A significant part of the reason the rise of China, and the subsequent actions of the PRC government have become so chilling, and the reason the ‘invasion’ word was used by Senator Lambie, is twofold. In the first instance an Asian nation has never presented such a symbolic threat to Western hegemony; and secondly, never has an Asian nation had the actual potential to follow through in a sustained/long tern way with military force. The shock of this state-of-affairs resides in Western nation-states and Western European-centric nations—Australia and America, and to some extent Japan are included is included in this mix—have been privy to, over the past several centuries is watching the slow but sure rise of Western Europe as a ‘force.’ As Europe became a force it has incrementally been able to dictate its version of what government and governance should ‘comprise of’ to the rest of the world. And moreover, it has used force in the process of making nations adhere to ‘Western’ principles. The way in which this has happened includes both military and political realms: the forcing of democracy on Japan at the end of World War Two (WWII) by the US and Allied powers; winning the Korean War by United Nations forces; and the collapse of the Soviet Union in 1989. All of these instances have had the enduring effect of proving Western liberal-democracy is the most venerable and robust of all governments and governance. Francis Fukuyama would deem the collapse of communism to be the ‘end of history,’ which translates in simpler terms, to liberal-democracy as a form of government ‘winning’ against communism. In the process of the West ‘winning’ however, there has also been double-standards along the way which have undermined the faith and confidence in Western governance and the damage this has caused should not be underestimated. Included in demanding of good governance from others there has been an acceptance of appalling behaviours from the West per se in favouring those that have served the needs of the West: Singapore and Saudi Arabia being leading examples of this phenomenon. Other examples of atrocious behaviour are incursions by France into Algeria to stem independence movements and its claims on (French) Indo-China; the US and Allied invasion of Iraq in 1991 in order to gain a ‘New World [American/Western-driven] Order;’ the second invasion of Iraq under false pretence in 2003 is to name only a few instances in which Western geo-political and geo-strategic double-standards with regard to ‘good governance’ have reigned supreme. In accomplishing such occupations and political tenets, the West has been able to decree the way in which the world—aside from the Russian Federation and China—must operate. These cursory examples prove the West has made, and remade, the platform upon which ‘good governance’ is judged. The time of this dominance is coming to an end, as China is on the rise.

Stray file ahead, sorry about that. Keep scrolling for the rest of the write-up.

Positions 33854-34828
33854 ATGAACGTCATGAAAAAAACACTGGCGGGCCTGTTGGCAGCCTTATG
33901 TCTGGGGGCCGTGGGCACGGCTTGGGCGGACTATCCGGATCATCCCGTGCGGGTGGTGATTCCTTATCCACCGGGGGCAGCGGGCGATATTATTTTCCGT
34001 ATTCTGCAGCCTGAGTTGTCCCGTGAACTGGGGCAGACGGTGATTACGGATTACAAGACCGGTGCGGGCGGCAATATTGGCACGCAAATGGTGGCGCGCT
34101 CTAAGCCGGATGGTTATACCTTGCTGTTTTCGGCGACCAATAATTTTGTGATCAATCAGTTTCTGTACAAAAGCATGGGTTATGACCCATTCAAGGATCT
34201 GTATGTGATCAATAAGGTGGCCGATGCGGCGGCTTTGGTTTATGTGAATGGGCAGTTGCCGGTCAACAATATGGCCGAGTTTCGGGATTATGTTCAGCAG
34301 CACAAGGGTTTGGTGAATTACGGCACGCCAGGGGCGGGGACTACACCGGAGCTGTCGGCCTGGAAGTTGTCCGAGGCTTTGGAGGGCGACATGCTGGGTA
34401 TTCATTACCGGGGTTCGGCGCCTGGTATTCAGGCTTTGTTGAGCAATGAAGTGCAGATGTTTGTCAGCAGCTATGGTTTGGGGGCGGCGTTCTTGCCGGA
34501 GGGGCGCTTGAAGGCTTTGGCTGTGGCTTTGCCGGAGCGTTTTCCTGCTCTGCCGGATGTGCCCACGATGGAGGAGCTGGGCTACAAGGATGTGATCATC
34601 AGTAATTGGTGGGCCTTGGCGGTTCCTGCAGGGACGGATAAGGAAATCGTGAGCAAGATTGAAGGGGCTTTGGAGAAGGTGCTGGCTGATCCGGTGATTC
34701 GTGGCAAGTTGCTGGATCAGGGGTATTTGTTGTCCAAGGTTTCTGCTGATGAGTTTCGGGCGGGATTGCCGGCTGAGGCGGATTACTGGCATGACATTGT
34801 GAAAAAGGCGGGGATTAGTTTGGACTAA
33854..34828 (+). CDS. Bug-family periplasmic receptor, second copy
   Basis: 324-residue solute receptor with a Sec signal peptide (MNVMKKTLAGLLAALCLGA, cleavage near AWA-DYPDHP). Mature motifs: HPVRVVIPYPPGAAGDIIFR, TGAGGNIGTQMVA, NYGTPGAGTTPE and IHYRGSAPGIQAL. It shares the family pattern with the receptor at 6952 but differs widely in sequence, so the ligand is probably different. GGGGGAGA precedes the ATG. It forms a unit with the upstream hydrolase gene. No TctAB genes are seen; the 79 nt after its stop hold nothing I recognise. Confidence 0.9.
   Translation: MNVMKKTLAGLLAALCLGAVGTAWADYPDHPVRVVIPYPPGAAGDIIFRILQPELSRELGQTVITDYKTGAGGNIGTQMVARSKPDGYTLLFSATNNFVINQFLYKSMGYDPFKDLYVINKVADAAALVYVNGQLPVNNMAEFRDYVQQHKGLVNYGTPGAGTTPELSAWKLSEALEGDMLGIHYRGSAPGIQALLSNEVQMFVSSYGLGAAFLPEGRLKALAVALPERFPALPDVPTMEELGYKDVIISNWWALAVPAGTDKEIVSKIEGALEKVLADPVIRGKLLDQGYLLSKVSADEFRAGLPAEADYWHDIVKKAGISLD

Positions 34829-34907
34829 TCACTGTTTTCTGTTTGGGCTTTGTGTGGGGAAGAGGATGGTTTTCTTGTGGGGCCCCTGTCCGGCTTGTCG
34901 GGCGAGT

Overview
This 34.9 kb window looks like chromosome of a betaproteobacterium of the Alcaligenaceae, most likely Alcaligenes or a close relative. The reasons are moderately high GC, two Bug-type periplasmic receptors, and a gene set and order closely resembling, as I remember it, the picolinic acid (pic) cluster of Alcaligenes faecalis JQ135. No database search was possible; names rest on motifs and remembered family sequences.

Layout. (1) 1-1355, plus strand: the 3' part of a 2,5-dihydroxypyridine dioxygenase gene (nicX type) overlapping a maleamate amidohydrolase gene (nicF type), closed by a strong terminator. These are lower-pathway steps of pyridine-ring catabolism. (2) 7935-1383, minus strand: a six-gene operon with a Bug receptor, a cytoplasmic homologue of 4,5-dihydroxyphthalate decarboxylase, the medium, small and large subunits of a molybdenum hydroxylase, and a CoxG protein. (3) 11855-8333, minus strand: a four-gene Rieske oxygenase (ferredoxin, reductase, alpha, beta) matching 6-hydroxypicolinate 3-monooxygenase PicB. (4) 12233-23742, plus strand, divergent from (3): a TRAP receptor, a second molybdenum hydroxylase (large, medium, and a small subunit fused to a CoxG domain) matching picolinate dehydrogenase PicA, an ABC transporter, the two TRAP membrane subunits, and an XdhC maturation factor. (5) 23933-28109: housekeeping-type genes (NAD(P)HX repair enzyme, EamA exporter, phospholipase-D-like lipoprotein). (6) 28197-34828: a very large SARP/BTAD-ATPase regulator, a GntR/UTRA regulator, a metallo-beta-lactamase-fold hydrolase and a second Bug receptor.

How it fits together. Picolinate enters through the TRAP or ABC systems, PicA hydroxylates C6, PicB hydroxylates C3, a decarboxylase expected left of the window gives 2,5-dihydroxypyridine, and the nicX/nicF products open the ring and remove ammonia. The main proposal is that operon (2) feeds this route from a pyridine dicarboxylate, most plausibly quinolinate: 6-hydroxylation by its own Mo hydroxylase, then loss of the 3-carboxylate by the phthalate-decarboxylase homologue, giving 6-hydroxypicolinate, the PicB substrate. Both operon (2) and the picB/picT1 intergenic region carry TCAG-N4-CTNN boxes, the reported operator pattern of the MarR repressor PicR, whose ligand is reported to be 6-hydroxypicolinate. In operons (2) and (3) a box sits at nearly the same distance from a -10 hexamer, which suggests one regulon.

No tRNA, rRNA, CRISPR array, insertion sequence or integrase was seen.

China will be a vastly different case to what the West has previously encountered and then dominated, as it has adopted the West’s interests in being a regional as well as global controller and therefore the ‘case’ of China is completely different than what has gone before in the power-stakes of the twentieth century. China is a completely different because it has a ‘pax-Sino’ in mind—not unlike the pax-Britannica of the 1800s—and it has embarked upon this in earnest from the mid-1990s—and it has a century’s long plan. China’s dominance is that of being a global geo-political and geo-strategic actor and thus, current preponderance in the A-P is only the first step, and an even stronger global military presence will follow. China has moved in a truly ‘global direction’ and is on a pathway that was triggered, and then further stimulated, by Premier Deng Xiaoping who started the process in the mid-1980s. The Xiaoping era would be the first quantum leap into a globalized world and would signal significant domestic and international changes—this was defined by Xiaoping as ‘socialism with a Chinese character.’ China was essentially, thrust into a Western world and it would over time exploit the free market, gain international political astuteness, and in the late-1990s, begin to stamp its geo-strategic authority on the world: the A-P region is its first port-of-call. Over time China is seeking to take its ‘rightful place’ in a globalized world. This ‘time’ has taken two decades and it is now in that ‘place’, or in simpler terms, China is now a major actor on the world stage and moreover, one that is prepared to back its position/s up with military force if need be. It is at this point that the historical element as well as the dangers for other actors—particularly Australia in the A-P region and the invasion scenario to which Lambie alludes—can be introduced.